Healthy, Wealthy, Wise and Web Based

Dec. 21, 2004
Online wellness programs can keep employees healthy while lowering health-care costs.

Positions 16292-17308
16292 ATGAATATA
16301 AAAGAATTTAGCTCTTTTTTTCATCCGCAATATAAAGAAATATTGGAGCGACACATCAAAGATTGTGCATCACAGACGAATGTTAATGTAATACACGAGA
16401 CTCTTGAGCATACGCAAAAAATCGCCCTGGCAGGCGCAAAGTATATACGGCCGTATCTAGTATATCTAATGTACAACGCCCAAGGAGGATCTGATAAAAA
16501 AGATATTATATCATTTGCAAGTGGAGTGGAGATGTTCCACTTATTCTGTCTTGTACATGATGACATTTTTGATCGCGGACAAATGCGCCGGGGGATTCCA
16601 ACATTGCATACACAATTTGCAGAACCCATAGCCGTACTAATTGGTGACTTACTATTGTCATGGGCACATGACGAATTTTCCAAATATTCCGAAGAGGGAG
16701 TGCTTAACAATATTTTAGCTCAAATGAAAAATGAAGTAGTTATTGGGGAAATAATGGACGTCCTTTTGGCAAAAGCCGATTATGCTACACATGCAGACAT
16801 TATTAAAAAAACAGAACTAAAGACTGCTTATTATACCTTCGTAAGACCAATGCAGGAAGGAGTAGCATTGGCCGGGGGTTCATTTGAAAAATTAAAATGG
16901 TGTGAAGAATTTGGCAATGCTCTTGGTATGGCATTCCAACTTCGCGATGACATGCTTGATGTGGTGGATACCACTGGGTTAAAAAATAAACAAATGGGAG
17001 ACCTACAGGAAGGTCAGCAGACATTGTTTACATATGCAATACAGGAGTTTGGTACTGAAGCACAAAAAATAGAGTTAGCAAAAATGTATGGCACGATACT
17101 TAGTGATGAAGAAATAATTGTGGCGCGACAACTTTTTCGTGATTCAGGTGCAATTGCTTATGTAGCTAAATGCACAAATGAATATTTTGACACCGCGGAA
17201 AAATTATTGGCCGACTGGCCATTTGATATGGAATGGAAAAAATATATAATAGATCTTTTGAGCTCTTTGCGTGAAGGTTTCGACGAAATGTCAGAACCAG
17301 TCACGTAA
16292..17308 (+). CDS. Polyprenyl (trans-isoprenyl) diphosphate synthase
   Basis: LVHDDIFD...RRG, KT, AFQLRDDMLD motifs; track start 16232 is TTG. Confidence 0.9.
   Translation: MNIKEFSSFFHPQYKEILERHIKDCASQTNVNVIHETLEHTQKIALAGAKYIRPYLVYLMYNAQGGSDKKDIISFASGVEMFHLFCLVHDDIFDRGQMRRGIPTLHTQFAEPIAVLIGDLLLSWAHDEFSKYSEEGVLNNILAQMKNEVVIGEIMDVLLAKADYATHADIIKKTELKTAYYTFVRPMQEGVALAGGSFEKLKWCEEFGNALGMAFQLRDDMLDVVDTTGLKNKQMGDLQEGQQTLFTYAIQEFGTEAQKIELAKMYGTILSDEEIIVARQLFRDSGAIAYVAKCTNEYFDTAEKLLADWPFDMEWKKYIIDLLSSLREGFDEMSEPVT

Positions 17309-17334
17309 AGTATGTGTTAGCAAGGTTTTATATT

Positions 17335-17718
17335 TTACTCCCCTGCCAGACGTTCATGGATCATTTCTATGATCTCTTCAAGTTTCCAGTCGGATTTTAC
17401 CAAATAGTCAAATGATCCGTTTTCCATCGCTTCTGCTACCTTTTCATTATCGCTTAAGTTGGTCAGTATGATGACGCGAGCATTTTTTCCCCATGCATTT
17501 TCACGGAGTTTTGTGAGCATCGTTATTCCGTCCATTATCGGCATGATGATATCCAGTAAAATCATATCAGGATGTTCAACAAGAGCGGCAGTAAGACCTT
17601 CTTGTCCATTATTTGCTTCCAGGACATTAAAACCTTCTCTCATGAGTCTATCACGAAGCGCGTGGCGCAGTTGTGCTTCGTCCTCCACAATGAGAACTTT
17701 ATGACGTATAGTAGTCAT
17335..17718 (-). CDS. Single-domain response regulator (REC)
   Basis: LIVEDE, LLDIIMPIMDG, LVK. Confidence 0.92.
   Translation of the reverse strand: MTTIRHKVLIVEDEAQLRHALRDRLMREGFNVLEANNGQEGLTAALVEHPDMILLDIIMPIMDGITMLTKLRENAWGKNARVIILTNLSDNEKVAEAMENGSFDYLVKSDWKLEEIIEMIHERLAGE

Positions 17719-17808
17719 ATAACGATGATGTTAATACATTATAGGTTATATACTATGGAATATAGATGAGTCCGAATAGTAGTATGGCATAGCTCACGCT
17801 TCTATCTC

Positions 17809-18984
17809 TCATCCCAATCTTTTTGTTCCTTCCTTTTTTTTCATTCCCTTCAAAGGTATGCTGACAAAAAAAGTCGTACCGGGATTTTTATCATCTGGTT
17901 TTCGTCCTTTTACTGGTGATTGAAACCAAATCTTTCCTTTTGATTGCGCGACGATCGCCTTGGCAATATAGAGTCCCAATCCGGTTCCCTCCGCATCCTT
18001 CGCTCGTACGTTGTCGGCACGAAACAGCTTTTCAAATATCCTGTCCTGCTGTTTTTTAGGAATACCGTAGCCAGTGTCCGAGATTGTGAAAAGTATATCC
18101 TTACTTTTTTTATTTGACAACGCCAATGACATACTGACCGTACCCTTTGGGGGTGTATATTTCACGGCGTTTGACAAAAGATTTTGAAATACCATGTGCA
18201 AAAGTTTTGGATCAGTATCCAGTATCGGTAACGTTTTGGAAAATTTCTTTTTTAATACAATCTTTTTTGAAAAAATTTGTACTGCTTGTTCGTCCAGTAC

Open your Web browser and say "ahh." Minus the tongue depressor, Web-based wellness programs are an effective way for manufacturing companies to keep their insurance costs down. Like traditional wellness programs, Web-based programs -- which in many cases can supplement a company's existing initiative -- aim to improve health by reducing risks and managing controllable diseases. But online versions offer advantages over traditional wellness programs, enabling companies to lower administrative, printing and mailing costs by delivering relevant, personalized health information via the Web. Indeed, many companies have implemented Web-based health-care programs with great success. Companies that offer these plans include: WellMed, Portland, Ore., which works with Ford Motor Co., Chevron Corp. and Microsoft Corp. to offer employees an additional means to stay healthy; WellCall, San Francisco, which helps shoe maker Birkenstock Footprint Sandals Inc.'s bottom line via health-care advice; and global consultant Watson Wyatt Worldwide, which assists Kraft in keeping its workers aware of offered health-awareness programs. Part of the allure of an online wellness program is anonymity. Employers benefit because at-risk employees are more apt to participate, thus potentially lowering health-care costs. Indeed, before the Web, many health programs were done face-to-face. "There are two downsides to that: poor participation rates and high costs," explains Craig Froude, CEO of WellMed. "A person with low cholesterol probably wouldn't mind going to a public health fair, but a person with high cholesterol will probably run out the back door for fear of the public process." As for cost savings, Froude says his company can deliver its service for about $5 to $15 per employee per year, while companies that rely on onsite health fairs and supplemental materials can spend upward of $25 to $50 per employee. Another benefit to offering employees Web-based health services is the Internet's reach. Companies that have several locations need to address everyone, not just the employees at the headquarters location. "Web-based wellness allows companies to do it easily," says Fran Miller, president of WellCall. With more than 380,000 members, WellCall has seen a rising trend in self-management and self-care. Companies also have seen the trend and "are interested in helping their employees change unhealthy behaviors," says Miller. "Obviously it's a bottom-line issue. Health premiums have gone up substantially, and companies are trying to figure out ways to help employees take care of themselves." According to one of WellCall's clients, Birkenstock, Novato, Calif., "Overall program utilization has skyrocketed with the online feature. It enables employees to quickly gather information in a private manner." However, employees have to use the program in order to reap the benefits. "The ROI doesn't come from putting the program out there," says Cathy Tripp, senior consultant with Watson Wyatt. "It comes from behavior change and intervention. If you can eliminate office visits by giving people the right content at the right time, there is a definite ROI. "It may not be the silver bullet companies are looking for, but there's definitely a bullet casing here."

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